Chapter Seventeen: You Call This a Plan?
"All I'm saying is, if you go over to the other side, be prepared. Every portal is guarded; the one in Porterville is apparently the main one, but they all have armed men on the other side. With weapons." Nathaniel drained his wine glass. "Fabulous food you have in this world. I think I'd like to stay."
"That could be arranged." Guinevere smiled at him. "After all, I know of a lot of universities and museums who would be glad of your services. Like an inter-dimensional ambassador or something. You know," she continued, ignoring the look Mayne sent to Hero, "I think it's time we took this matter before the World Parliament."
"I wish we had a world parliament," Nathaniel commented wistfully. "Does it prevent wars?"
"We haven't had one in over three hundred years."
"You mean not anywhere -- in the entire world?"
"Right. Is that terribly surprising?"
"I should say so. At any given moment, people are killing one another somewhere in my world, for any number of causes."
Hero frowned. "It doesn't sound very efficient. Why doesn't everyone get killed off?"
Nathaniel shrugged. "Because we keep having children? Don't you? I mean, the population grows exponentially -- if I had six children, think how many there would be in a hundred years, just from me."
"And your wife, presumably," Guinevere retorted acidly.
"My apologies, goodwife -- we are not accustomed in my world to taking the woman into consideration."
"She's the furthest thing from a 'good wife' you're likely to run across in any dimension, and it's bloody stupid not to take women into account when they're the ones who have the children," Mayne retorted, pouring himself another glass of wine.
"Planning to get plastered, partner?" Guinevere asked him.
"Only if you're dragging me over into bonkers-ville. I still say they're bloody stupid." He regarded Nathaniel with hostility.
"As it happens, I agree with you. I probably would have long ago if I had ever given it any thought. Our religion teaches us that woman is simply the vessel into which man pours his seed -- the child is actually his. And then of course, man's fall and original sin are the fault of Eve."
There was a silence at the table, as the other three attempted to make some sense out of what seemed to them to be gibberish. "Eve? Who's Eve?" Mayne asked. "That your wife? Why is it her fault your religion's insane?"
"Eve was the first woman, Adam the first man."
"You mean you remember?" Hero seemed incredulous. "You people must keep terrific records."
"It's all written in the bible."
"What's that?" Mayne was starting to slur his words. "Did Eve write it? Must've been pretty intelligent...not just a 'vessel', that one, huh?"
Nathaniel shook his head. "It's hard to believe the misinterpretations possible between two such divergent cultures. If I try to explain, we'll be at this all night. And to be honest, I'm too tired. May we adjourn until the morning? It seems as if I've been awake for three days."
Guinevere nodded. "We have some busy days ahead of us. I'll be contacting our boss in San Francisco, to see about an audience with the World Parliament. We have to hurry -- this month's session is next week, and we don't have any time to lose."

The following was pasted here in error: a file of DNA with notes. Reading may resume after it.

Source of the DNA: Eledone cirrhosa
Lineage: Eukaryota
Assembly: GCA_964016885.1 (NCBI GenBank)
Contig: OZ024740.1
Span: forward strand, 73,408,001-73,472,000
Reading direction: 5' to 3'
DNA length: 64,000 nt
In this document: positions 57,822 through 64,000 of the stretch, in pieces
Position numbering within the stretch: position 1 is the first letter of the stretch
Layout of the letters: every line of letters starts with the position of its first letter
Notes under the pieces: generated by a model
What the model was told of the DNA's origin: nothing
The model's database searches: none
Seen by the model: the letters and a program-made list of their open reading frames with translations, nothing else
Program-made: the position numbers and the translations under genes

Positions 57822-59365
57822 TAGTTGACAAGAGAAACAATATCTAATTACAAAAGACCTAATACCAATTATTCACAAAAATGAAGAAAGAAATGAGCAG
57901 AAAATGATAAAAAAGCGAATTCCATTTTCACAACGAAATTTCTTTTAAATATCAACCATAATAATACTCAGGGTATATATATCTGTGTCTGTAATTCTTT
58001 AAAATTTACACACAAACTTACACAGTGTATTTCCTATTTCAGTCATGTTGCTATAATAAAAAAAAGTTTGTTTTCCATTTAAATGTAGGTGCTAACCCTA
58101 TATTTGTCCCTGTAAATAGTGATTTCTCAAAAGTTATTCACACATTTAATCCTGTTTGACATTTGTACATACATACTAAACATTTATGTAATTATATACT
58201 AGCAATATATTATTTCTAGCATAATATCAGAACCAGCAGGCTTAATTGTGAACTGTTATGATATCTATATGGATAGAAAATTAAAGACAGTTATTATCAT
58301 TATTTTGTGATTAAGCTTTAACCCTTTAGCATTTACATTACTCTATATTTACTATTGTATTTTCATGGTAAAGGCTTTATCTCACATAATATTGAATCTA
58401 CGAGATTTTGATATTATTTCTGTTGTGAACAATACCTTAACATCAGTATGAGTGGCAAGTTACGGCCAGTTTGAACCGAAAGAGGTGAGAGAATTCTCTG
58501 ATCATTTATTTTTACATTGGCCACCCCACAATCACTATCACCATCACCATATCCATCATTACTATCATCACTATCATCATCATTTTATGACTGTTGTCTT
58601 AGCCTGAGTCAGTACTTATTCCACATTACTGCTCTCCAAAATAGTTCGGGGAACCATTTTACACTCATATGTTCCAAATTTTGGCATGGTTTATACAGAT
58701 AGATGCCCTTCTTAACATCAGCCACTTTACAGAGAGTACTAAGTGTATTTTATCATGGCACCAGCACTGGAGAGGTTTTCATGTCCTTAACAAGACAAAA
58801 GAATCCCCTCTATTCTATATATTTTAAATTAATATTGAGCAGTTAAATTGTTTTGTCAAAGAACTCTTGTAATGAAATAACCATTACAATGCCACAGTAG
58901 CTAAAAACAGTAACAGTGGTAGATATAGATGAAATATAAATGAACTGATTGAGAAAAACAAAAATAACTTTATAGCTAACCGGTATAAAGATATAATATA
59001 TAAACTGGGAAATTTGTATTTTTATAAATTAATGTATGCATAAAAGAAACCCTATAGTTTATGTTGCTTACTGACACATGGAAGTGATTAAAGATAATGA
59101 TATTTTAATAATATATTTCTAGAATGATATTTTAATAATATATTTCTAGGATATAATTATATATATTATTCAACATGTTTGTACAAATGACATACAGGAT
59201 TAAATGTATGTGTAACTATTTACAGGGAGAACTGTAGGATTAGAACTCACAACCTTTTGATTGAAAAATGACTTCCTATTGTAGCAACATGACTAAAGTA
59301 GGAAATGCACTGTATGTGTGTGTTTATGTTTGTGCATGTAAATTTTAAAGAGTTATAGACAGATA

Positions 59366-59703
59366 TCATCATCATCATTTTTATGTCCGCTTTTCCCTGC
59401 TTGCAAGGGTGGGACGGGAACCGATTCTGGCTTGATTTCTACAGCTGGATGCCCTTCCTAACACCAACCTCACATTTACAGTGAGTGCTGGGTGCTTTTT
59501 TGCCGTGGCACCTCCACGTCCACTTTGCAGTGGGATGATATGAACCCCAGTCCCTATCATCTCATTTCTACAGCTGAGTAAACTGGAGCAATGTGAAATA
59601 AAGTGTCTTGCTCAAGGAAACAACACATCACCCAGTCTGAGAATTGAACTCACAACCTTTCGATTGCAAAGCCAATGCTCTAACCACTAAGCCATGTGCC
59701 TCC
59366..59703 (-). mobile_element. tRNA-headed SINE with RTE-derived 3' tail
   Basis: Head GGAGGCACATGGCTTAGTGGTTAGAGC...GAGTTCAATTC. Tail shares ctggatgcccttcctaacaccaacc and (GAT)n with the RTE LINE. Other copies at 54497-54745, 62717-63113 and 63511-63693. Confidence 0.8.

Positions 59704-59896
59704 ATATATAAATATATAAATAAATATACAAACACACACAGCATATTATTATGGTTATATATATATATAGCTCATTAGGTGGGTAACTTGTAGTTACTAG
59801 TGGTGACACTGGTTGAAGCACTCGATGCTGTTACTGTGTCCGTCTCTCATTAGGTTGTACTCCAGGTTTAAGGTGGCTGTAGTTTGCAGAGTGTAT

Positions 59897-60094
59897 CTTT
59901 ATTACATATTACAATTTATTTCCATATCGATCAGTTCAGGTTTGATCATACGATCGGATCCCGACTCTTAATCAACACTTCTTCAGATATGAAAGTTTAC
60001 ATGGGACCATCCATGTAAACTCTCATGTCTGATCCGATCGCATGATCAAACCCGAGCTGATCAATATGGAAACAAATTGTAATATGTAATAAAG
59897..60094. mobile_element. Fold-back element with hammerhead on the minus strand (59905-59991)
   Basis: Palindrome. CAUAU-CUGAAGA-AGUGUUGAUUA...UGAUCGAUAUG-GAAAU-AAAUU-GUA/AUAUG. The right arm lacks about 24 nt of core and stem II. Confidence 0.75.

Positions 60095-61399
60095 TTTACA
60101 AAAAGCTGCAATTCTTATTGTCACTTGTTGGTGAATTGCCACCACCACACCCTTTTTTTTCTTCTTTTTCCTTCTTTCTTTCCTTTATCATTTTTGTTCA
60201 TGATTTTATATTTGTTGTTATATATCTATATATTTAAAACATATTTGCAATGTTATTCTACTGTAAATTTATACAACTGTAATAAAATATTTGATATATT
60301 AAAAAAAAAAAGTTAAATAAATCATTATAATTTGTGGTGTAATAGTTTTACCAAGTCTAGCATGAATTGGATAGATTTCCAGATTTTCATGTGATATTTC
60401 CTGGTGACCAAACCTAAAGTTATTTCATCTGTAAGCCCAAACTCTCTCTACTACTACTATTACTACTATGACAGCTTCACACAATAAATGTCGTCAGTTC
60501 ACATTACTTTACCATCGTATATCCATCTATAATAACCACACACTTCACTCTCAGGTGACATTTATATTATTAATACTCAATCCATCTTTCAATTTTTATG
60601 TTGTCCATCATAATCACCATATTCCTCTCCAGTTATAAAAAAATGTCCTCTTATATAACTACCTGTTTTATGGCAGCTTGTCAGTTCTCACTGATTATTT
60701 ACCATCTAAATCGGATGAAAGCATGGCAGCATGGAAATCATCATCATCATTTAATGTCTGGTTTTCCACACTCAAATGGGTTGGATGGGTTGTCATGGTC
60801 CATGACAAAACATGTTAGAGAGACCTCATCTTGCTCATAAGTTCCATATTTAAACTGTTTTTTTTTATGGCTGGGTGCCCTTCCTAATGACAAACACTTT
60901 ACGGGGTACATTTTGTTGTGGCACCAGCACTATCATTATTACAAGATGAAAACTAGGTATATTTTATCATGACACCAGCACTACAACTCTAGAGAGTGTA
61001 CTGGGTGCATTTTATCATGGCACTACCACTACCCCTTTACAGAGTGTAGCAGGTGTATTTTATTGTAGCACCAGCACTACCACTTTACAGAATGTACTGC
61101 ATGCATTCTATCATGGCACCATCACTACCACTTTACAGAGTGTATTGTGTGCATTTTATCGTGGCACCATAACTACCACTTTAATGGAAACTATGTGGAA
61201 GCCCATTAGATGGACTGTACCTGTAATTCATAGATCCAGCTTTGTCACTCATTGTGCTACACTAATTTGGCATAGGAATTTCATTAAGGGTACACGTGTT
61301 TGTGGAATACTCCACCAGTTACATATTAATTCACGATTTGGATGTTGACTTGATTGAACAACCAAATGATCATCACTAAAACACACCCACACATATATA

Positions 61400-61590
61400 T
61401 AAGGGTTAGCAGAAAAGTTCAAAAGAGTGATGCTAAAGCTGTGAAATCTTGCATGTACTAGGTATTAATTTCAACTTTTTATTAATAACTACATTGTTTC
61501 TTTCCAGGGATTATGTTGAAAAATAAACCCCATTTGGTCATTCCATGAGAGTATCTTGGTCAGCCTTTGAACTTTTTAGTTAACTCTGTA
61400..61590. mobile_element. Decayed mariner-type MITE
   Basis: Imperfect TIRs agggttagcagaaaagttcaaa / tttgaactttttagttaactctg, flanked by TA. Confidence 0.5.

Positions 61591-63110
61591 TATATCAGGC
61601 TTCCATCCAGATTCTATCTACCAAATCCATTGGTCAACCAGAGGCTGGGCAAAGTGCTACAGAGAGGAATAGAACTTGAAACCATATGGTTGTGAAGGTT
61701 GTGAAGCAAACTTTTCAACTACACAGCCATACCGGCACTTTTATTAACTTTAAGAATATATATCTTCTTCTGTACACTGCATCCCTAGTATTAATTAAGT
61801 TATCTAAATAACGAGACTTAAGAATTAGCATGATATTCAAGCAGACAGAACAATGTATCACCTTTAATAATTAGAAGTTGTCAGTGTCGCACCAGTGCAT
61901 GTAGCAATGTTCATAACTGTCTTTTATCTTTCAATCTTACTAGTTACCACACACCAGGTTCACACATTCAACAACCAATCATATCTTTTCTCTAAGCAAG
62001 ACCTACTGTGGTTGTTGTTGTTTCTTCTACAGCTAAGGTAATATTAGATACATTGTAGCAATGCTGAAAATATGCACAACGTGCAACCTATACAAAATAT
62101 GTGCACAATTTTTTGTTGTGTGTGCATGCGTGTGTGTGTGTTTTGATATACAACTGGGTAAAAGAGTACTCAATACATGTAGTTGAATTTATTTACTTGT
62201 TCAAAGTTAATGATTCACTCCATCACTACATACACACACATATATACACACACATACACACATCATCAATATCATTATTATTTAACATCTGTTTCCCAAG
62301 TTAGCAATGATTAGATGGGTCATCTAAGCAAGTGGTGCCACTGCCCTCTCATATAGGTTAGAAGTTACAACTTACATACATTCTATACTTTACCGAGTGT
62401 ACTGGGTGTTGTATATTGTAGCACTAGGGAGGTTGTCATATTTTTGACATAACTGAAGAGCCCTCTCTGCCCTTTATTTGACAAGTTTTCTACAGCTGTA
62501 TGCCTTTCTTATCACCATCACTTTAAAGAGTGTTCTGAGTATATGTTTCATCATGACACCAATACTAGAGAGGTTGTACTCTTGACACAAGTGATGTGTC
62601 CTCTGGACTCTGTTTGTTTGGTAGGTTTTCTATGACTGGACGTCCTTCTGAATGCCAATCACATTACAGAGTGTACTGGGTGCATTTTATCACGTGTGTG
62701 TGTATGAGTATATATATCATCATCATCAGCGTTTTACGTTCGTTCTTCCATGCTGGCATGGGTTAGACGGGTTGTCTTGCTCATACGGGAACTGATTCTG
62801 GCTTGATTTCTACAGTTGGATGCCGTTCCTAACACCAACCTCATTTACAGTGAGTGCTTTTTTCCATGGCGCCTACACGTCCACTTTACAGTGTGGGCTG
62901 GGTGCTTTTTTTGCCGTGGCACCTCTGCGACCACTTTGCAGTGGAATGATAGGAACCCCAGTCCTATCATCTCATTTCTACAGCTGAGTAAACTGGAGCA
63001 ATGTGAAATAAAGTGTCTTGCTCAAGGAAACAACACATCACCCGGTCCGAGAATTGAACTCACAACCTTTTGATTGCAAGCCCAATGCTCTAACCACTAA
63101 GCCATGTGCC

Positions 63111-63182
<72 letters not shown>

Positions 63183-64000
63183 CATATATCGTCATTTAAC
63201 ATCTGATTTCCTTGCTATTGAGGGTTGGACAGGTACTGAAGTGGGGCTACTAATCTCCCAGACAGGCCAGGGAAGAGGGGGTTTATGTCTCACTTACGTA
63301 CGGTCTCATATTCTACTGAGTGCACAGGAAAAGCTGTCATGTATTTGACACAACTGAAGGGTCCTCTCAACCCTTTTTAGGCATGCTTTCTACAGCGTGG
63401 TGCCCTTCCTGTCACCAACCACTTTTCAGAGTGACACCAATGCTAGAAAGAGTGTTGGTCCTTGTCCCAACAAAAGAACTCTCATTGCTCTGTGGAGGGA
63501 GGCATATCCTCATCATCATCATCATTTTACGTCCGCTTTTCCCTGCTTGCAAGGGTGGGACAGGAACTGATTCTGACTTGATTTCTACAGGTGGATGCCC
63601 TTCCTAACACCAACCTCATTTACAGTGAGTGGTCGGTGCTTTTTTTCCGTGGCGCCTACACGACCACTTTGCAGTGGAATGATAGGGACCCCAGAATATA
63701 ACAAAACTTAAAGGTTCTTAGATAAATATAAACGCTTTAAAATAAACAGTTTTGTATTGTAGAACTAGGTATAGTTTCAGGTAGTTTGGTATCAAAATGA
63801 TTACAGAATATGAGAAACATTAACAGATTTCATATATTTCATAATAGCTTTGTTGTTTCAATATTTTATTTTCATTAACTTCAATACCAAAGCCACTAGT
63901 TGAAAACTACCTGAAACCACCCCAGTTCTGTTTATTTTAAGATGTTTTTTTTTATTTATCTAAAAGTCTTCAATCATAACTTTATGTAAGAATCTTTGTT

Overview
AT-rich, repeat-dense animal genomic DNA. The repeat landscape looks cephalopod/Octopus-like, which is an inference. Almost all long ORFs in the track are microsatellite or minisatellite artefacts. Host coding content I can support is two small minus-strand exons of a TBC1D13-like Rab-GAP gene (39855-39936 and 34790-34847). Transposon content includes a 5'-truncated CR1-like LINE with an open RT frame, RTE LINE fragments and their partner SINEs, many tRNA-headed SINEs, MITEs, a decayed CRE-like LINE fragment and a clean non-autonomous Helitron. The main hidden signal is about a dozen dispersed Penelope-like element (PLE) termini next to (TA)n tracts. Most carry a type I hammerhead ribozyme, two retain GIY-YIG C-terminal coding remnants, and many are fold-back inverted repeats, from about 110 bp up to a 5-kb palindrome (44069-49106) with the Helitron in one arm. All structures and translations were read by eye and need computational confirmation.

"I can't hang around for all this bureaucracy," Hero said. "I'm going over to the other side."
"No!" Nathaniel resigned himself to the argument one more time. "I have already explained to the best of my abilities..."
"Your explanation was sufficient," Hero cut him off. "You said Tynedale has a way to keep magic from happening on the other side. Well, I never had any magic anyway, and between Mayne and me, we pack some pretty impressive muscle. You and Guin go on to the World Parliament; why do you need us?"
Mayne frowned. "Was that part of the plan? When did I agree to it?"
"Oh, just pass out, would you? I'll tell you all about it tomorrow," Hero instructed him irritably.
"But they will be waiting for you -- whichever portal you pass through, they'll be there with weapons."
"Primitive weapons -- you said so yourself. I think a grenade through the portal would fix that."
Guin's eyes widened, and Nathaniel frowned. "A grenade? This you will have to explain."
"Sort of a small bomb that can be thrown. We can pull the pin out -- that activates the bomb, then throw it through the portal before it explodes. If it's dark in the temple, then they won't see us coming, even if they have the lights on in their room."
"Will not that kill them?"
"Yes, that's the plan. They've tortured I don't know how many of our people, Nate. Any objections?"
"I suppose not, when you put it that way. I wish this could be solved without the shedding of any more blood. My religion teaches nonviolence."
"Really?" Guinevere seemed surprised by this. "I never heard that about Christianity, but I admit the whole thing is very confusing to me. Why are your people so violent, then?"
"I wish I knew. Somewhere along the line, it became perverted...now they believe they have the right to kill in the Lord's name."
"Would that be Tynedale?" Mayne asked.
"No, their god...don't you ever listen?" Hero asked.
"I'm not goin' through that damned portal with you -- you're a grouch." With this, Mayne rose from the table and wove his way unsteadily toward the door.
"Well, excuse me for being tired after everything I've gone through in the past couple of days."
Guinevere shrugged. "He's just drunk -- and scared, for which nobody, least of all me, would blame him. He'll go with you, but I expect you to watch his back while you're over there. These judgement calls are being made without any kind of authorization from higher up, and as the senior detectives we're the ones who'll stand the burn."
"Hey, if we come back alive I'll be glad to stand any kind of burn the boss has in mind." He morosely finished his wine and sat staring at the empty bottle.